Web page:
Turn your kids into super-savers: six tips for parents

Here are six tips for teaching your children to 'power save' and make the most of their money – now and in the future.

2. Set short-term and long-term savings goals

B.K. Bangash/AP/File
A Pakistani money changer counts dollar bills at his shop in Islamabad, Pakistan on May 31, 2013. Saving 30 percent of your child's allowance can help with big-ticket items in the future, like cars or college.

In the last entry, I suggested that 30 percent of your child’s allowance be saved for delayed gratification  or short-term goals. If they want that new game, they actually have to save up for it. This also teaches them to spend within their means so they do not get into financial trouble later.

You also need to help your children think about the future, so they should be saving 30 percent of their money for big-ticket items in the future, like college or a car at 16. These long-term savings goals help them learn that they have to plan for the long run. This helps them achieve future goals and instills an understanding of long-term planning into their savings.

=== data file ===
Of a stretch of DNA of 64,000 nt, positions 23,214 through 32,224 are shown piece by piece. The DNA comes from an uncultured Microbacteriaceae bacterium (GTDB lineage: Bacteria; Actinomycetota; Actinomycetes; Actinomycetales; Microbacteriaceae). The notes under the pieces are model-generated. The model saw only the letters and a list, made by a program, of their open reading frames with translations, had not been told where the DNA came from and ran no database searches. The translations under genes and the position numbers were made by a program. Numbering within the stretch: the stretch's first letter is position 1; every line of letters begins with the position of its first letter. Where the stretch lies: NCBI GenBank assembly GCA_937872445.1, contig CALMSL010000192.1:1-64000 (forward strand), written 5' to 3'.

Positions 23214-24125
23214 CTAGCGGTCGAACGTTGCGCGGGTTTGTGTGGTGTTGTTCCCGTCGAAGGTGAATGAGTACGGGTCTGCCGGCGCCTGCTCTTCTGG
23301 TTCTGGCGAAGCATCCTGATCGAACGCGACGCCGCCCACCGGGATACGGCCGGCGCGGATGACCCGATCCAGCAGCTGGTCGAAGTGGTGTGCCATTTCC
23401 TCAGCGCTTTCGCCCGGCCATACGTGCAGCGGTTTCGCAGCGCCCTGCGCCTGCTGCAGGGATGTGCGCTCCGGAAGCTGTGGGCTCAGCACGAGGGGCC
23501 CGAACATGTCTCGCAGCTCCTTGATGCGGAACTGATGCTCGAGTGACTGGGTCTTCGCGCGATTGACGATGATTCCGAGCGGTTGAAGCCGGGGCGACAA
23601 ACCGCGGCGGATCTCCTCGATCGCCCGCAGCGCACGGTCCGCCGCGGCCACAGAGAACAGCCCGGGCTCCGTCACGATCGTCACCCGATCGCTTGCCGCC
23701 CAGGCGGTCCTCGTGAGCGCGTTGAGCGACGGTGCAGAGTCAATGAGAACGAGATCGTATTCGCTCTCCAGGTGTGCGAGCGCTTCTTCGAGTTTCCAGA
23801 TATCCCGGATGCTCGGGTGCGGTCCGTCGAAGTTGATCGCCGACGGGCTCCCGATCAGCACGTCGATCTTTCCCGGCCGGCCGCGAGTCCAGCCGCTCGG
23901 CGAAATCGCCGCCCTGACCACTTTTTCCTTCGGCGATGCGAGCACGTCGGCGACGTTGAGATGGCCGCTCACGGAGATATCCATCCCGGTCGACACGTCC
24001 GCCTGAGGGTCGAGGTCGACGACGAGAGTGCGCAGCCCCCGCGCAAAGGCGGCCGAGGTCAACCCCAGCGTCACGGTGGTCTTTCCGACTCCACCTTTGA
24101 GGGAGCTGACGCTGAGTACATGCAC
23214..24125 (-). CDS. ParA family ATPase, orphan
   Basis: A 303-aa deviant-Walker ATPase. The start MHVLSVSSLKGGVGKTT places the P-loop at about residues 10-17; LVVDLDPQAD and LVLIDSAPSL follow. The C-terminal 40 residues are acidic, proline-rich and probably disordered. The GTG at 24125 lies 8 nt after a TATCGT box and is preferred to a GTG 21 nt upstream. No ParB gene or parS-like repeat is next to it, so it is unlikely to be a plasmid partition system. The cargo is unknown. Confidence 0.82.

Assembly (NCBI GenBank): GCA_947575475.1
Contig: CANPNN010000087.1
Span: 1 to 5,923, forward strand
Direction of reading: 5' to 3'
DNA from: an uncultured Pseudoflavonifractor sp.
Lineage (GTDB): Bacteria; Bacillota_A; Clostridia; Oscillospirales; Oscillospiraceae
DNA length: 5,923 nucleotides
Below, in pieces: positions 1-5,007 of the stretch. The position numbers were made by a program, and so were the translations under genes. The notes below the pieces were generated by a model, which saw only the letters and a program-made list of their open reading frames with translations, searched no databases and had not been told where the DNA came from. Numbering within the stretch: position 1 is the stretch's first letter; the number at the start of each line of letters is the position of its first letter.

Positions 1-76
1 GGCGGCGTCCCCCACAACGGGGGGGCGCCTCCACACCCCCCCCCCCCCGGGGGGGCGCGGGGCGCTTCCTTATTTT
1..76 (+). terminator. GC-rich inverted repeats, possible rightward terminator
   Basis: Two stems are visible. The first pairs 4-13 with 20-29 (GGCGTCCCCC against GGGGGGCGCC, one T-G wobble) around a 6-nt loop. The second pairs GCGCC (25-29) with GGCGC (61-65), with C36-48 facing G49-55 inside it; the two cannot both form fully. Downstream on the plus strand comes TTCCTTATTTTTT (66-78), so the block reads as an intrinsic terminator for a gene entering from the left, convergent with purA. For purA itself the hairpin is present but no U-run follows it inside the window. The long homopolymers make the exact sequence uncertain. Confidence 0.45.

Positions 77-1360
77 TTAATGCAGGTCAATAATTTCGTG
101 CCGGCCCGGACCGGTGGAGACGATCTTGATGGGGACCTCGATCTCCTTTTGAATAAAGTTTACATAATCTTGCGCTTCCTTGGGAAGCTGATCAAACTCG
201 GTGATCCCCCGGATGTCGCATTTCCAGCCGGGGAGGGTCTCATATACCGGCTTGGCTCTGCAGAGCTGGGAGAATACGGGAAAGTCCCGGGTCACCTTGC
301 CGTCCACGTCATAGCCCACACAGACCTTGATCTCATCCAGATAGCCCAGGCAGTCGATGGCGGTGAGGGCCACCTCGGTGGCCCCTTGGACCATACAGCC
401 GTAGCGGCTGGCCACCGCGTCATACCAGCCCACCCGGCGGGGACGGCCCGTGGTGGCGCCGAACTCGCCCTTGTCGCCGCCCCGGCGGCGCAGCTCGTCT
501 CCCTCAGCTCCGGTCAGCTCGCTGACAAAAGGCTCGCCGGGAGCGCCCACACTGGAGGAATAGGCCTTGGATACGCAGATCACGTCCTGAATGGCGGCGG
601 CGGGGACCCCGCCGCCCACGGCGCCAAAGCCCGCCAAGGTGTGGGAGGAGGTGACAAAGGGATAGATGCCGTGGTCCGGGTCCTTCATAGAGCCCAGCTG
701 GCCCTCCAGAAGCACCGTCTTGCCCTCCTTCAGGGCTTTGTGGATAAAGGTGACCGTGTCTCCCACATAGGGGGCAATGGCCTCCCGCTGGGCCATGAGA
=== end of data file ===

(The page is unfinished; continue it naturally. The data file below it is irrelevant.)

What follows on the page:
Let your kids use piggy banks for their coins. When they save for something they want, they can see money growing. The lesson is: “I saved for it, and look what I got!” They receive not only the prize, but also the satisfaction and pride when they learn that “I can do this – I can set goals and reach them.” For younger kids, give them jars for each portion of their saving goals. You will not believe how focused they will become, how fascinated and proud they will be, seeing the longer-term jars fill up. 

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